I'll Keep On [feat. Jeremiah Carlson]  I realize that rap or hip-hop is not everyone’s favorite music genre or style. And, of course, some rap and hip-hop songs are explicit, downright filthy, and not for Christian ears.  But I really enjoy this style of music when it steers clear of the filth and explicit themes.  Unlike some other music, rap/hip-hop can say so much with just a few phrases.  In good rap and hip hop, there are typically no wasted words or lines.  Good rap is often deep and thoughtful.  It makes me think hard and it gets to my heart.  (It’s just the opposite of those annoying pop choruses that drive us crazy when they get stuck on ‘repeat’ in our heads!)

One of my favorite rap artists is NF (Nathan Feuerstein).  NF has a handful of albums out which are all full of high-quality music and intense, profound, and moving lyrics.  (As a side, I let my teenage sons listen to NF, and they really enjoy it.)  For this edition of “Music Monday” I’d like to point out one of my favorite songs by NF: “I’ll Keep On.”  This song is found on his album called Mansion.  Notice the honesty, the confession of weakness and sin, and the Augustinian theme that our hearts are restless until they find rest in God.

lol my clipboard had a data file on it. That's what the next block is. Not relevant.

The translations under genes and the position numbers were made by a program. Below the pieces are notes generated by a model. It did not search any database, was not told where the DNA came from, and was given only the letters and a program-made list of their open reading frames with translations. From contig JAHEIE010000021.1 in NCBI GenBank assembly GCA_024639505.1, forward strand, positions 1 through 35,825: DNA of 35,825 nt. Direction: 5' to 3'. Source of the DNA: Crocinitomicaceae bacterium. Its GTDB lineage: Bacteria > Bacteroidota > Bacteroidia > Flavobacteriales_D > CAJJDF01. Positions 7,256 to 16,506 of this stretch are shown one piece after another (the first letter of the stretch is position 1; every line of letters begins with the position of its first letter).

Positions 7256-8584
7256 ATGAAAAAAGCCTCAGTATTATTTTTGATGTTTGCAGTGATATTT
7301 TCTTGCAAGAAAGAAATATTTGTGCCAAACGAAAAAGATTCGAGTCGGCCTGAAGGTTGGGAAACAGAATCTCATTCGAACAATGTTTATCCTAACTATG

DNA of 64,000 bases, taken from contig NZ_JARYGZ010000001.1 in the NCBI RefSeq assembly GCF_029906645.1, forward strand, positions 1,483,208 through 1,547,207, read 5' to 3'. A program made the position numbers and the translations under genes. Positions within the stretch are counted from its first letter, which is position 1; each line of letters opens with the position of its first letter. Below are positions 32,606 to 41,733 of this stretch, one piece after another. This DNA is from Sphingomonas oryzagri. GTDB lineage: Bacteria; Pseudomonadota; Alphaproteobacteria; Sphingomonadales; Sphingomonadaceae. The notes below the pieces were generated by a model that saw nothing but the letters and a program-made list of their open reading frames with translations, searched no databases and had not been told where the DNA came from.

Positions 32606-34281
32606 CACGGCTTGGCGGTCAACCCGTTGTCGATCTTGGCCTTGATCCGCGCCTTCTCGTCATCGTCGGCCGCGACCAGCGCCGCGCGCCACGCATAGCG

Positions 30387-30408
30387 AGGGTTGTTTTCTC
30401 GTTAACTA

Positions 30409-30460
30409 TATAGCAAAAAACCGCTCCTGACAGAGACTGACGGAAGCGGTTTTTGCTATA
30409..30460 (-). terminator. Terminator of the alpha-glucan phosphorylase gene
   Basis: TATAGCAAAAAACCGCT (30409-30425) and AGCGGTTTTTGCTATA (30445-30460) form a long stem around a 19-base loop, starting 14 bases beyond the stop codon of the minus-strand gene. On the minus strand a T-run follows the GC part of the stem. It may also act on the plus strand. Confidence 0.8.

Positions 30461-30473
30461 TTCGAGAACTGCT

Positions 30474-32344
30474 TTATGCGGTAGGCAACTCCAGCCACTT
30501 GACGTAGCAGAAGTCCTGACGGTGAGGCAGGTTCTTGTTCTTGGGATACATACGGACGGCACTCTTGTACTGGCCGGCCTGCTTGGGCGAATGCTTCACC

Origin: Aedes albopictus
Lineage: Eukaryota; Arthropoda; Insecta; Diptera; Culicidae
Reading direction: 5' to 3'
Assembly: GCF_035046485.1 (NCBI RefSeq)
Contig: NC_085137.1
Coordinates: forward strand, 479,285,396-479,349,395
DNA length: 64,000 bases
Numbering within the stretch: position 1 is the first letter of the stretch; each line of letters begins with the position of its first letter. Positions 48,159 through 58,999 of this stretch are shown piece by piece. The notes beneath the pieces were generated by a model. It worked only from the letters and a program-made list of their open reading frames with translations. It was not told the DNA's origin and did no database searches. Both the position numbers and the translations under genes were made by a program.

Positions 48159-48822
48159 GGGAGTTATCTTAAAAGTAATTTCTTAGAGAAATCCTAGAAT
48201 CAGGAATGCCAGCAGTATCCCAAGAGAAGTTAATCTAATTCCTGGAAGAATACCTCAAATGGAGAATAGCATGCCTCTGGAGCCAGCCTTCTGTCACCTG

…Faith is something I am not accustomed to
And trusting other people’s something I don’t really love to do
I’ve never been a fan of it, I act tougher
Really my shoulders they ain’t built for this
And I don’t have nothing

It’s like I’m standing in the rain and you offer me a raincoat
But I would rather stand there and get wet than take the handout
What’s wrong with me? You said you’ve always got your hands out
And I cannot continue on my own, so take my hands now

I give you everything, God, not just a little bit
Take it from me, I am nothing but a hypocrite
I hate sin, but I built a house and I still live in it